My granddaughter has discovered the word Why. This is an amazing step for one small girl. This word can be used to stop time in its tracks. Bath time can be delayed while answers are being weighed. Even if the answer is not understood, an important moment of assurance has been established: Why is a very powerful word. From our beginning we learn to use language to shape our environment, to control, or at least influence, those around us who are important to our well being. From the parents’ point of view, the word Why can sometimes seem as a test, at best it is surely a quest for information. Here is a wonderful song by Anne Murray that captures the importance and frustration of this word. https://www.youtube.com/watch?v=AYsadwkBrnI
Before wee babes can formulate discernible words, sounds sub in for communicating needs. Likely, the word When was the first question which came out more like Whaaa! This universal cry: When will I be fed? When is my diaper going to be changed? When is Mommy coming? Translation: Whaaa? Whaaa?
Journalists are taught the five Ws in order to get the important elements of a story. The who, where, what, when, why of an incident are key to understanding. The reporter wields these questions as a surgeon might use a scalpel, to expose from witnesses the details of the event. In my chronological order of question development I see Who, What and Where, as words learned after the When and Why of baby vocabulary: The Who? babes can see, the What? they can point to or grab, The Where? will eventually be explored on pudgy knees.
Getting to How, now that is the most important question of all. In my life, the question of how has been the difference between youthful thinking and adulthood. After you have accumulated data on the first five questions it is the “how about it?’ that looms large. When we reach How, we are searching for our essential selves. We alone can answer the How’s of life: How will I behave? How will I make a living? How do I want to fit into this world? How shall I be?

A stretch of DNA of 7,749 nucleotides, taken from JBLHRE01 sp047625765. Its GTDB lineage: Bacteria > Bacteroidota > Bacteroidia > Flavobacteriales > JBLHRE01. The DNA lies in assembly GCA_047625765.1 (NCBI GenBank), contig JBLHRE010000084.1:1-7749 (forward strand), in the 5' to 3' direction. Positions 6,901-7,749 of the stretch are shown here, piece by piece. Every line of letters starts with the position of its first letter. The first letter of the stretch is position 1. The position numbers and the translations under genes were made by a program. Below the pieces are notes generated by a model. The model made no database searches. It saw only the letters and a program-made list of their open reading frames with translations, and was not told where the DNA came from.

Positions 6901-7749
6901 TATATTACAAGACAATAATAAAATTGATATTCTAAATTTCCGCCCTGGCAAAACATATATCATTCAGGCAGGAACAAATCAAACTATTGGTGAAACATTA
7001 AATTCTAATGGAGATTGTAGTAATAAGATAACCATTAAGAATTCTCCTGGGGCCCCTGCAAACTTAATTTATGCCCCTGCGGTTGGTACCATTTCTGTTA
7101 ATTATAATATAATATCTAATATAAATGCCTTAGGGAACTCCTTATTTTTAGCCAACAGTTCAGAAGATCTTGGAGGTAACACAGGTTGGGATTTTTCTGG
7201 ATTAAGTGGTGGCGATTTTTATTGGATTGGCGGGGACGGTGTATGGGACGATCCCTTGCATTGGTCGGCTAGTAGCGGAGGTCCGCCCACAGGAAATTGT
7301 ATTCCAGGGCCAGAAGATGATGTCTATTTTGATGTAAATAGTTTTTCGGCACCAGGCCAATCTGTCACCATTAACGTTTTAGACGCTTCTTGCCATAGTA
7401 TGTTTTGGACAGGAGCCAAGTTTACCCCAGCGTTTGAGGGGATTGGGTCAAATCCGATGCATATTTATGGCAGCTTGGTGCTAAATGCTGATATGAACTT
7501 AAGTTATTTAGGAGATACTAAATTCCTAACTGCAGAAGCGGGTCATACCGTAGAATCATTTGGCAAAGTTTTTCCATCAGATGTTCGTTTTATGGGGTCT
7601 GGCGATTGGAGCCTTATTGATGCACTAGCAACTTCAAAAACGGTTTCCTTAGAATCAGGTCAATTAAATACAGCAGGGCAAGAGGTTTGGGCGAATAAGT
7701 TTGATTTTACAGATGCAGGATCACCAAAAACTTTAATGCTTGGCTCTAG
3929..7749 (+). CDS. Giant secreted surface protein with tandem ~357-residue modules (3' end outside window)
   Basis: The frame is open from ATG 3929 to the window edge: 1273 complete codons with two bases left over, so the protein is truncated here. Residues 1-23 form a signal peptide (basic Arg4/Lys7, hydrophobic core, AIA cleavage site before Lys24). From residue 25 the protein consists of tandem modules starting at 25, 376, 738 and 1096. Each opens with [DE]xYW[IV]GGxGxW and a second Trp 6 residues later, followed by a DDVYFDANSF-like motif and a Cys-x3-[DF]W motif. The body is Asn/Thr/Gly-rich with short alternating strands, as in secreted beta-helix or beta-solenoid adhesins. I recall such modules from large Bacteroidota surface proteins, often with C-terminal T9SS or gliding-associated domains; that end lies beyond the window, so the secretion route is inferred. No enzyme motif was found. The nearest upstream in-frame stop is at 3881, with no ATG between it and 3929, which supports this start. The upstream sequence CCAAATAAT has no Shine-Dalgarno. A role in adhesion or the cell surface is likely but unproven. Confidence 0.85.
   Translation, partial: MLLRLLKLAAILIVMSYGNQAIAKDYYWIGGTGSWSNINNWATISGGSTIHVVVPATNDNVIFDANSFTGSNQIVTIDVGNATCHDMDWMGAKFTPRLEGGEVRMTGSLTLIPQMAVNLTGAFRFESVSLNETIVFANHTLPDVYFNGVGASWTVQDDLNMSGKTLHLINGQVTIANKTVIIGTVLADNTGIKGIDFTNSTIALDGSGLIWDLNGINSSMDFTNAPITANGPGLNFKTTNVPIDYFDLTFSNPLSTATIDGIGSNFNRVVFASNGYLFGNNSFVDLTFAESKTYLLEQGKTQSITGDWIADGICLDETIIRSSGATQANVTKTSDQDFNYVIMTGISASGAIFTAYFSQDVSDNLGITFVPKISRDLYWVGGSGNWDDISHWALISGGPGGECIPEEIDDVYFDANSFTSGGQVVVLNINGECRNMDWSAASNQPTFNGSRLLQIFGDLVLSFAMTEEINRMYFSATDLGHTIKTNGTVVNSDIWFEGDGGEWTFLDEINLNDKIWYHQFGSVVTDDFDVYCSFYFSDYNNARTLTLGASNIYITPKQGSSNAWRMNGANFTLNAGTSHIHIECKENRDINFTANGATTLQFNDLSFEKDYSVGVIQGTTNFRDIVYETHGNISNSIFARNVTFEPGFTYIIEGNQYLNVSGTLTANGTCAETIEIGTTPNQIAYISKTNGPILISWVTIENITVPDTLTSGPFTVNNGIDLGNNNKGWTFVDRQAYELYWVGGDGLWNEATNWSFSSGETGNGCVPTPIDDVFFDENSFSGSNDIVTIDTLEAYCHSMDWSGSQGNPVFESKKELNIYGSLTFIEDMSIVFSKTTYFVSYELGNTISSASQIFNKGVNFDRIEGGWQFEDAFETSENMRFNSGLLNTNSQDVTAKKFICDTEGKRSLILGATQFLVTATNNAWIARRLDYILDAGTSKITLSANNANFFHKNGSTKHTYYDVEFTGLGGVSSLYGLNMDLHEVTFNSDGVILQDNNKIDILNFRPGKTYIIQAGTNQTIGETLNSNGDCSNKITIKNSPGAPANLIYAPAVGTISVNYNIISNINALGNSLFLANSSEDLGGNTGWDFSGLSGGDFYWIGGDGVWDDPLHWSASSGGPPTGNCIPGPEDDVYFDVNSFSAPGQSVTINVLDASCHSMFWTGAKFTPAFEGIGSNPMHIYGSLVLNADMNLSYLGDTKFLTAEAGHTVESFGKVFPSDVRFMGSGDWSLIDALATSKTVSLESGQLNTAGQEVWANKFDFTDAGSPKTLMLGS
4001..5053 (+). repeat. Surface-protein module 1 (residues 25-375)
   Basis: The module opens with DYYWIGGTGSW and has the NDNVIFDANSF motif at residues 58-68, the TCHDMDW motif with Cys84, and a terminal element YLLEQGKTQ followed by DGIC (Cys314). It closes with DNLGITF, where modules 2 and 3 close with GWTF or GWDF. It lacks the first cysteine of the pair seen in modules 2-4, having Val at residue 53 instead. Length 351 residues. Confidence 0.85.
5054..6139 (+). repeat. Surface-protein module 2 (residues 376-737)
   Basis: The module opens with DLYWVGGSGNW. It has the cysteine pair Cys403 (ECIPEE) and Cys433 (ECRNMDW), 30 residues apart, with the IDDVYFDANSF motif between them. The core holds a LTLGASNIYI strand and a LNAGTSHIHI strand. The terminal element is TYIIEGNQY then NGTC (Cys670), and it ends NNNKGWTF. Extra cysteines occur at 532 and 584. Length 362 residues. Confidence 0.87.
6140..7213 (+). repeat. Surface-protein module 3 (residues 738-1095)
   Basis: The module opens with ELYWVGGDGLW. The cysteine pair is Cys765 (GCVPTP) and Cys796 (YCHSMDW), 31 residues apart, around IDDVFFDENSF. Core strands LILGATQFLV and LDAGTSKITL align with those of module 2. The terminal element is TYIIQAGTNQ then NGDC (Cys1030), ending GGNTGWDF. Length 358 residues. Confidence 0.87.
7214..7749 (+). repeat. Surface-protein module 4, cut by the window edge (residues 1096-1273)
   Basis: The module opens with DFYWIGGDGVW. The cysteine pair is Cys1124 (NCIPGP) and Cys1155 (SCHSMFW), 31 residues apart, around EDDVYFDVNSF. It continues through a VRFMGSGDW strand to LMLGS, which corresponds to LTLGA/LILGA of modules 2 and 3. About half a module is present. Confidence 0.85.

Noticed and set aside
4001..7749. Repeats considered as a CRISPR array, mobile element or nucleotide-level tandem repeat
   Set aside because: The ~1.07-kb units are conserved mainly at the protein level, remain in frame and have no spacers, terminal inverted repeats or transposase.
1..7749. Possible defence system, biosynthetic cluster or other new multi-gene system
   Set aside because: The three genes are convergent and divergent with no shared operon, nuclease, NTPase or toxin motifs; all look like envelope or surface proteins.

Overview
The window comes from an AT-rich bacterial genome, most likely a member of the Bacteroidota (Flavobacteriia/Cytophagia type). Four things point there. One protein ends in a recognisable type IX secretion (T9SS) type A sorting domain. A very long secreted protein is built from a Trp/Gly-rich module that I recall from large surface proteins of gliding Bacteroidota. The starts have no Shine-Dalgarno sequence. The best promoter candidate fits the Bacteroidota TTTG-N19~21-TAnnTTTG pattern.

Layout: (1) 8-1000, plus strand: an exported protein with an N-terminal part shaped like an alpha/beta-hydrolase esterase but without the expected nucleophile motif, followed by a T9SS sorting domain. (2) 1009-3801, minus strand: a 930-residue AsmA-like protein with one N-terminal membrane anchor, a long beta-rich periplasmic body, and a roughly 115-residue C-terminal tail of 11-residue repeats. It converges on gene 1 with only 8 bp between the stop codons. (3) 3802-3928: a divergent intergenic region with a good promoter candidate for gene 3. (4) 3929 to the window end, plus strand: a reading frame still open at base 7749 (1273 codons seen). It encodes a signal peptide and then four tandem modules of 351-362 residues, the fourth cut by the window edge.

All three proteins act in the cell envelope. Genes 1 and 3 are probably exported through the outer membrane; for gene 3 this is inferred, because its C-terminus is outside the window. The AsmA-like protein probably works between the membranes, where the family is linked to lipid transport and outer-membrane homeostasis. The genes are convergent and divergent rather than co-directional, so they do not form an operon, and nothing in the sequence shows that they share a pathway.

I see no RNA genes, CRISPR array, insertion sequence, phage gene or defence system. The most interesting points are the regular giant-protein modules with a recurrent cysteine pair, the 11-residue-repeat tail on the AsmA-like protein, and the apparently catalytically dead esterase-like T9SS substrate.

I’ve spent many a frustrating time trying to figure out an answer to why after an event in my life. It’s a windy road of back alleys and dead ends. It’s a journey of little use. It’s a spinning wheel of thought, endlessly circling without resolution, without direction, without hope. Here’s David Clayton Thomas singing about the trouble with Why. https://www.youtube.com/watch?v=kK62tfoCmuQ
Agonizing over the Why of something is part of human nature. Most times the reasons behind something are not as important as finding a way out, over, through or forward. Inspecting the How To, can point the way to the future better than any other question. How is a hopeful word. When you become an adult, dumping the Why frees you to consider your present moment so you can finally assert, “This is how it’s going to be from now on.”